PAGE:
Lost Classic Reviews

Lost Classic: Tony Williams’ Next of Kin (1982)

After languishing in obscurity for decades, Tony Williams’ cult horror oddity, Next of Kin (1982), has finally been released on Blu-ray, thanks to Second Sight Films. While the disc comes loaded with excellent special features, including multiple audio commentaries and two of Williams’ shorts, the biggest draw, naturally, is the pristine quality of the film itself.

The hard-to-find Ozploitation entry has been enshrouded in mystique and anticipation; after all, Quentin Tarantino famously likened it to The Shining (1980). This seal of approval is enticing but misleading. Yes, there are some striking similarities to Kubrick’s film (and other horror classics, for that matter), but Next of Kin is very much its own unique beast.

The plot is simple. After her mother passes away, Linda (Jacki Kerin) inherits Montclare, the family-owned retirement home; soon enough, guests start mysteriously dying, echoing a similar tragedy from years before. I will reveal no more, since the film’s unpredictability is part of its allure.

With Williams’ interior tracking shots and macabre use (in one particular scene) of a bathtub, parallels to The Shining become obvious. However, his aesthetic is probably closer in spirit to Nicolas Roeg’s in Don’t Look Now (1973). Water imagery (overflowing sinks, a sprinkler, leaks from a storm) permeates the narrative, much like Roeg’s rain-drenched Venice. Splashes of red, such as Linda’s red ball from her childhood, directly echo Don’t Look Now’s strategic use of the same color.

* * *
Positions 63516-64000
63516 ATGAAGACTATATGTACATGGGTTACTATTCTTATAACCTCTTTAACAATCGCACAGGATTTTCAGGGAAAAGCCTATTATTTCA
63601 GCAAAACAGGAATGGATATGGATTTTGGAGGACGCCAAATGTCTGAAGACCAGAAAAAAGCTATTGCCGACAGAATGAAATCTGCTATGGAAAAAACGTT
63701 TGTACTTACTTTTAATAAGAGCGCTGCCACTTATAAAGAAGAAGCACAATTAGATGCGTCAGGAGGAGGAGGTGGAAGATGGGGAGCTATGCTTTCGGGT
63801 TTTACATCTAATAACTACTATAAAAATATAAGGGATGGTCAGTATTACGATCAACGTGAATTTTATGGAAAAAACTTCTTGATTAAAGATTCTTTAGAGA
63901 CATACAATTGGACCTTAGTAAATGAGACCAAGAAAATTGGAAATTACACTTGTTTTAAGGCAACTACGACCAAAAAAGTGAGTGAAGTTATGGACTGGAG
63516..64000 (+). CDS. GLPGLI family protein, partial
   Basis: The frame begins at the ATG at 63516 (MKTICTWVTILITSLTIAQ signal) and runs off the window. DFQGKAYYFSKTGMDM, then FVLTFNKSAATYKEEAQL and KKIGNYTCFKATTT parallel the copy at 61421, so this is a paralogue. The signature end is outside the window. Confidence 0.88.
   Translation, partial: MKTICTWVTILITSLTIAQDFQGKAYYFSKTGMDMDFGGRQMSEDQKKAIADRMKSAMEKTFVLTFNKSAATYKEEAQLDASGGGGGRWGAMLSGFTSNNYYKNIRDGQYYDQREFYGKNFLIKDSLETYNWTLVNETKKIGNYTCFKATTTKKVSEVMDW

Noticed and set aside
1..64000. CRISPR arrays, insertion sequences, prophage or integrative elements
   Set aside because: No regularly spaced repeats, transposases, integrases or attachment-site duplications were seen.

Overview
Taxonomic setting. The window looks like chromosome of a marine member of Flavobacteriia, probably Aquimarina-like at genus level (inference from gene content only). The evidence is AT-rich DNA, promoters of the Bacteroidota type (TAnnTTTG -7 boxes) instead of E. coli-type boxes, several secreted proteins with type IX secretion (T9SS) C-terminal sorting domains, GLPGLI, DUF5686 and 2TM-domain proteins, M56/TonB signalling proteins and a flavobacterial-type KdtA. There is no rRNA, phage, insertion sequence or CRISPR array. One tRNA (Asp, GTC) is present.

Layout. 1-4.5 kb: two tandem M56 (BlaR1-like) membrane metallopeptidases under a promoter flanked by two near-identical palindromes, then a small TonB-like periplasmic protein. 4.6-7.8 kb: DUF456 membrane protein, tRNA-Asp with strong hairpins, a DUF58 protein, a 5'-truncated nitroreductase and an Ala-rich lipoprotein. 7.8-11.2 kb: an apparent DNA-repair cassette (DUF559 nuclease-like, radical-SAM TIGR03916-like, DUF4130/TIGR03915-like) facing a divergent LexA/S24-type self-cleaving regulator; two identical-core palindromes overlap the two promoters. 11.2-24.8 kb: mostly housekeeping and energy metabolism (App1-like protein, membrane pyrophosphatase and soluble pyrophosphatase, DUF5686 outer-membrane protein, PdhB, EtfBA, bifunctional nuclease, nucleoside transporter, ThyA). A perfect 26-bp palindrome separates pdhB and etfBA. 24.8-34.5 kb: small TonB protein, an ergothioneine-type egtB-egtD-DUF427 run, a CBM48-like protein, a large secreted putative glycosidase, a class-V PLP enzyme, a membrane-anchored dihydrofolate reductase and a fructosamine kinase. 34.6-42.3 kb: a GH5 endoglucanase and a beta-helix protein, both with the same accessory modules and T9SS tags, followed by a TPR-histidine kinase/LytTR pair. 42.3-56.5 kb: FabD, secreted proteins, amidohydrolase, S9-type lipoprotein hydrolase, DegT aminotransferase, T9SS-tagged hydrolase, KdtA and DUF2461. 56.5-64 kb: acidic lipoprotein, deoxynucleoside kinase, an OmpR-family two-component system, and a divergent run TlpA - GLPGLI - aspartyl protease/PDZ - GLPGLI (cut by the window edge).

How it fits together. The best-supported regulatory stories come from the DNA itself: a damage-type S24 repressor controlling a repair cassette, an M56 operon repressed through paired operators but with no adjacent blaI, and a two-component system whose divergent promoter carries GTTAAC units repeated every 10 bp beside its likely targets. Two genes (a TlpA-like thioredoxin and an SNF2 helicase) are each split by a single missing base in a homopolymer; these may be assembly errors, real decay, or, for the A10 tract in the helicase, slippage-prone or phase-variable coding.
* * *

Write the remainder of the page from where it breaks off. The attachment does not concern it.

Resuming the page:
Next of Kin is not just an homage, though. It never feels derivative, and Williams establishes his own visual style. His use of slow motion at unexpected moments (such as when a character hysterically runs away from a crime scene), while operatically over-the-top, is also genuinely chilling. The cowriter and director also veers (sometimes quite wildly) amongst genres and incorporates elements from psychodramas, supernatural horror tales, revenge/survival thrillers, slashers, and even chase films.

With so many forgotten films finding niche audiences through special-edition DVD and Blu-ray releases, the label “lost classic” has perhaps lost some of its impact. Yet, Next of Kin indeed feels like one, though it never quite reaches the heights of its aforementioned influences. Genre fans may wonder why it took so long for its release to come, but they will relish its long-overdue arrival.

By Thomas M. Puhr

Thomas M. Puhr lives in Chicago and is a regular contributor to Bright Lights Film Journal and Film International. He is also an editor for The Big Picture. His book Fate in Film: A Deterministic Approach to Cinema is available from Wallflower Press.

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